Whether it is your first book or your tenth, books start at prospectuses.
Ok, that’s the first lie I’ve told you. Selling your book starts at the prospectus. But your book idea, and your book description, should not start at a prospectus. First expressing your book idea in the form of a prospectus will lead to a prospectus that is more difficult to read than it needs to be, less strategically organized than it could be, and less likely to sell your idea to the press than you’d like it to be.
Your book idea, and book organization, should always start in some other form than a prospectus. And, no, ‘dissertation’ does not count.
That form can be personalized. For me, its aloud. My professional background before academia – my professional comfort zone, I guess – was in sales and public speaking. Ideas just make more sense to me aloud than they do in writing, and I work through stuff aloud. So I formulate the initial articulation of new ideas through explaining them to other people. When people ask – “what’s your next book about?” (and sometimes even when they don’t), I explain the idea. I do it about a dozen times to about a dozen different people until I finally have an account of what the book is about, what it is for, and what holds it together that doesn’t leave the person listening with either a perplexed or bored look on their face. Then I try it a dozen more times, then its time to write a prospectus.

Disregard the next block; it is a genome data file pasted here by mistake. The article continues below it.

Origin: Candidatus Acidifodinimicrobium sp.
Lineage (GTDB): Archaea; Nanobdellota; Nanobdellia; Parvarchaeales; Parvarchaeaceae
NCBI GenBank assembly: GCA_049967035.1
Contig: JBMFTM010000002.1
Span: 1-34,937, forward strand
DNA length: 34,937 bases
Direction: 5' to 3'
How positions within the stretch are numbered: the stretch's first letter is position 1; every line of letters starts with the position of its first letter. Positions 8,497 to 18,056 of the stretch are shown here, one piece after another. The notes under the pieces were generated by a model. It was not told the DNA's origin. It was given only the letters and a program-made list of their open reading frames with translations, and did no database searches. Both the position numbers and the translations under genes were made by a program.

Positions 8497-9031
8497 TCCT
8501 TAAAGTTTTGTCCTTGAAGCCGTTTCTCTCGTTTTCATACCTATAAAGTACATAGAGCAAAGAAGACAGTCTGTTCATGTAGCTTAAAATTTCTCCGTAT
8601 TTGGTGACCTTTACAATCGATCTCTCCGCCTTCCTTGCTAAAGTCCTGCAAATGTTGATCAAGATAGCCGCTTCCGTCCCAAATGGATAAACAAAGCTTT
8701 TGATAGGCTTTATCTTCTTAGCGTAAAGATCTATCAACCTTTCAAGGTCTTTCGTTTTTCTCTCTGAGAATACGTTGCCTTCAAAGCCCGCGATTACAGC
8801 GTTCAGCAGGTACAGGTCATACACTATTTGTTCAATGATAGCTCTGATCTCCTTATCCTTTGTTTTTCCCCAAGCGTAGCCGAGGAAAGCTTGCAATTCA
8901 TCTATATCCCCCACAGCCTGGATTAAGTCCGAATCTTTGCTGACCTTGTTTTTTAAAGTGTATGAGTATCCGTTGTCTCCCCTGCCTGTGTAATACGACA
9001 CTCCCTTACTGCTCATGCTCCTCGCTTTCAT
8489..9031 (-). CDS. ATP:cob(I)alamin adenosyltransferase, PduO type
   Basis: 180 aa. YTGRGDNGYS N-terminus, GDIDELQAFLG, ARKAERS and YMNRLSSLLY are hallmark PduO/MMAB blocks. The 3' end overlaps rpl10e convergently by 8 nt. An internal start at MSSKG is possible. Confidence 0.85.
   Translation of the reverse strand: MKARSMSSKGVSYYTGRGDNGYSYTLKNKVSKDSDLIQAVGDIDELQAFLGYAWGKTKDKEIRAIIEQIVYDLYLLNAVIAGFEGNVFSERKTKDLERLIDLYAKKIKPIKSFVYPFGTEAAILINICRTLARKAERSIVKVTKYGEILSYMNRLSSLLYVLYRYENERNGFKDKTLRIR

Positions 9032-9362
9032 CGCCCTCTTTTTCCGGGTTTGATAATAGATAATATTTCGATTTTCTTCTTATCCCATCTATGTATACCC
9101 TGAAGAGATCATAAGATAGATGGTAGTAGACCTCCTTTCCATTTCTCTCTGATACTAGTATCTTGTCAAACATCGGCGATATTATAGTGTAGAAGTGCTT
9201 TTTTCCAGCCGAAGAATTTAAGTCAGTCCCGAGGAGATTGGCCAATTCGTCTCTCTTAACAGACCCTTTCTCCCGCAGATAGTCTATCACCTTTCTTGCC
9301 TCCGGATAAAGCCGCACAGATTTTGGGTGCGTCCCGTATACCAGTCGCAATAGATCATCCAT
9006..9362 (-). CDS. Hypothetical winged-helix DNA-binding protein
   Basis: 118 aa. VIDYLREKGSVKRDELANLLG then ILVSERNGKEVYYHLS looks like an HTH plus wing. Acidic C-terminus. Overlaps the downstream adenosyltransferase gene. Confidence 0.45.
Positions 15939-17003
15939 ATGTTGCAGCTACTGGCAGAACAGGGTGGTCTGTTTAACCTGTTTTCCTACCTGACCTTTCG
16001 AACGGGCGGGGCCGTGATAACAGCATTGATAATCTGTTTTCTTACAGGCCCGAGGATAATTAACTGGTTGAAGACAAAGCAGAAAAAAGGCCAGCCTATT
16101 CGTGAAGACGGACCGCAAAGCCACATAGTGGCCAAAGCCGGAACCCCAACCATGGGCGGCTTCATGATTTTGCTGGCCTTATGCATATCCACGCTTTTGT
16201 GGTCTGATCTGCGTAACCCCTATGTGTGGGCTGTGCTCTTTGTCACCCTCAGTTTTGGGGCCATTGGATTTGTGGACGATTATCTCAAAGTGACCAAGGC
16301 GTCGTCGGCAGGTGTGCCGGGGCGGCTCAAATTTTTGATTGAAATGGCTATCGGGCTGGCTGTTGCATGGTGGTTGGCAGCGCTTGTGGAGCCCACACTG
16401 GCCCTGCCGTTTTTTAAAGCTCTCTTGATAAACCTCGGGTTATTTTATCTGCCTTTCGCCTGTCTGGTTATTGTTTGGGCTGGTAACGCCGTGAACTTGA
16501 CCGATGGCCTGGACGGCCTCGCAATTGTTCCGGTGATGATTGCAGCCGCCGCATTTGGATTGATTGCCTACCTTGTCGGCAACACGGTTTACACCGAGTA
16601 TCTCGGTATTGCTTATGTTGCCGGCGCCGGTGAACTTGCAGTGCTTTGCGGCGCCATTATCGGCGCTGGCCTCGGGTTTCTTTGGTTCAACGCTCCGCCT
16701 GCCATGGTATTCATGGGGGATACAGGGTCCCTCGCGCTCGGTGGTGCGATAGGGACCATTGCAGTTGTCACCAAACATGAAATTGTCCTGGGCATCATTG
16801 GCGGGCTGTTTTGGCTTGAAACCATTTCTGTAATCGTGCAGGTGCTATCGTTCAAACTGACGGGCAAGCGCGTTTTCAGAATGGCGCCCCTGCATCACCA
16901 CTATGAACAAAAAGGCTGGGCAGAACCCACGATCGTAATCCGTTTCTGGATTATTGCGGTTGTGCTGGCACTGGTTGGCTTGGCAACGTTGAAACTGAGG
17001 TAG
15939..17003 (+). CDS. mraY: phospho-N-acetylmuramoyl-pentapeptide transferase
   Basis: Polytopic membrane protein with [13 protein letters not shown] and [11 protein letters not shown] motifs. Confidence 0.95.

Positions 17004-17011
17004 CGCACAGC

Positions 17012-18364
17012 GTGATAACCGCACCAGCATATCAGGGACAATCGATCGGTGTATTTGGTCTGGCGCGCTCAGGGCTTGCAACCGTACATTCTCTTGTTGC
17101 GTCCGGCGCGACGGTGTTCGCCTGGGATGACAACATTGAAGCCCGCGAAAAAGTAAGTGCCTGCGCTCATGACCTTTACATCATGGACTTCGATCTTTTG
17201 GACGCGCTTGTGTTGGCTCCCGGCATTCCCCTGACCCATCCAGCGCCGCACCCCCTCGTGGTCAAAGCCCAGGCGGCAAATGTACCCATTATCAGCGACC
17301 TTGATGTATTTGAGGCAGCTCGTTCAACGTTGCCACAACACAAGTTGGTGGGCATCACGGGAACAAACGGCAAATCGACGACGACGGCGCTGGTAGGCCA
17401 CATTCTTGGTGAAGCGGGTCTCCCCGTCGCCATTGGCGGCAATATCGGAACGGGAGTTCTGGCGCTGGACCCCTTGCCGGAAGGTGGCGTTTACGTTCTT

Others explain themselves better on paper – in a four-or-five page summary of the book. Don’t mistake a four-or-five page summary of the book for a prospectus, though. That summary is an internal accounting, for you, so you know what the book is for, where its going, and what its claim to uniqueness is (a question we’ll return to later). You need to have a good sense of what the book is going to look like, and be able to express that in the prospectus, but the prospectus shouldn’t just be a summary of the book. Prospectuses that are summaries of books sometimes get contracts, but, in my experience, they’re less likely to, and less likely to be greeted with enthusiasm at the press, than prospectuses that do the job that prospectuses should actually do – both express and sell the idea, while giving the publisher a good sense of what they are buying.
Make no mistake – a prospectus is you selling a book to the publisher, and the publisher deciding whether or not they can sell it to other people, or, in the case of some presses, whether it is independently important to take a risk on. This means that the prospectus needs to do a good job selling the book, without having the salesmanship of a used car salesperson.
This post will deal with what is, in my view, one of the most important questions in prospectus-writing: 1) What goes in a book prospectus, and how is it organized? Follow-up posts will deal with only-slightly-less important add-on questions: 2) How do I write a prospectus for a dissertation-book as a junior scholar? 3) How do I capitalize on my previous publishing history as someone who has written one, or multiple, books before?
For now …